Google Chrome 53 Gains 15 Percent Speed Boost In Windows 10 With Microsoft PGO Tech

You may find it hard to believe that browser makers are still finding ways to make surfing the web faster than it already is, but with so much code underneath the hood combined with the web's growing capabilities, expect to see performance claims for a long time to come. So it goes with Google and its Chrome browser. Starting in Chrome 53, Chrome has started using Microsoft's Profile Guided Optimization (PGO) technology to deliver up to around a 15 percent performance boost in Windows.

Here's the thing about Chrome, there are more than a million functions in its source code. Not all of those are called upon at the same frequency—some are used often while others sit on the sidelines like a third string quarterback waiting for their big moment. This is where Microsoft's PGO technology comes into play. It looks at which functions are most commonly used and then optimizes them.

Chrome Car

"To gather this data, the nightly build process now produces a special version of Chrome that tracks how often functions are used. PGO then optimizes those high-use functions for speed, in some cases increasing the binary size of those functions. To balance out that increase, PGO also optimizes less-used functions with smaller, though slightly slower code," Google explains.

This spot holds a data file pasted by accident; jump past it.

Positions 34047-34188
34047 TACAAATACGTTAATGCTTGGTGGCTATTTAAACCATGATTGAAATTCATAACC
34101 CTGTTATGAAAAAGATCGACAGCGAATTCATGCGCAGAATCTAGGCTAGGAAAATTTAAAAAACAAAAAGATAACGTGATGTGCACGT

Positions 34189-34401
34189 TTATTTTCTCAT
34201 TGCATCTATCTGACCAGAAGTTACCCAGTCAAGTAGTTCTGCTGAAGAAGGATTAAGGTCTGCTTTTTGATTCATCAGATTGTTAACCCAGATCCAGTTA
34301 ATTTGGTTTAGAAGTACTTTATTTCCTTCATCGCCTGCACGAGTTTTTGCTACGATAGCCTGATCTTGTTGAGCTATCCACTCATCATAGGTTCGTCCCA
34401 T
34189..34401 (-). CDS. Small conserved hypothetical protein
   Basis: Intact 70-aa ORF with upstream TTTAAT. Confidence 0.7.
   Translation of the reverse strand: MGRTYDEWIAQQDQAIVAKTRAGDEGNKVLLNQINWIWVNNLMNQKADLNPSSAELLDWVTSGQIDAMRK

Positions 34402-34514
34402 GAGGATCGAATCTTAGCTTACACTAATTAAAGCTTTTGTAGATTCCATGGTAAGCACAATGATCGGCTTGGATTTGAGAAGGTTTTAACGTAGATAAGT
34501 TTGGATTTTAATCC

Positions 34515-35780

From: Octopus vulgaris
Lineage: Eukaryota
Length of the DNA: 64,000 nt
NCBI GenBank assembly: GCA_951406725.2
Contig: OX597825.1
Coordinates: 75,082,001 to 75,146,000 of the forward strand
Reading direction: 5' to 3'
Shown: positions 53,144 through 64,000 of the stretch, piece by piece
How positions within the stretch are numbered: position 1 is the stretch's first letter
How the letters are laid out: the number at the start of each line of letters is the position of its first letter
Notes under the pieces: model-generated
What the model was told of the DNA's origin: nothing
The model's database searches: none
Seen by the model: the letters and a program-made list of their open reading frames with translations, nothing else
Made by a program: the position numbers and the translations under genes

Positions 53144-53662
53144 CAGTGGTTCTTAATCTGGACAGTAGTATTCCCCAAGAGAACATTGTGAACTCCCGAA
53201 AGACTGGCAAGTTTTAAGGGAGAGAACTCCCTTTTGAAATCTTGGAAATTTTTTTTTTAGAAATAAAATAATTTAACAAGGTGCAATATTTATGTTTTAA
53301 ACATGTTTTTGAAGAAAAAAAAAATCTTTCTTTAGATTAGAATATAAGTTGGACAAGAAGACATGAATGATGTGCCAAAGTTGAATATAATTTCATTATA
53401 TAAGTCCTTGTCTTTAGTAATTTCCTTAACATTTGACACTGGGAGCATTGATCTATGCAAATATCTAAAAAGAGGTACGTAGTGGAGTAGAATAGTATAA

PGO also dips its fingers into the memory location of code and moves functions that are rarely used away from more commonly used ones in memory. The scheme is a more optimal use of the CPU instruction cache, which no longer has to waste time caching infrequently used code.

The end result of all this is that Chrome loads itself up to 16.8 percent faster, while increasing page loads by up to 5.9 percent and new tab pages by up to 14.8 percent.

PGO is enabled in the 64-bit version of Chrome as of version 53, while the 32-bit version uses PG starting with Chrome 54.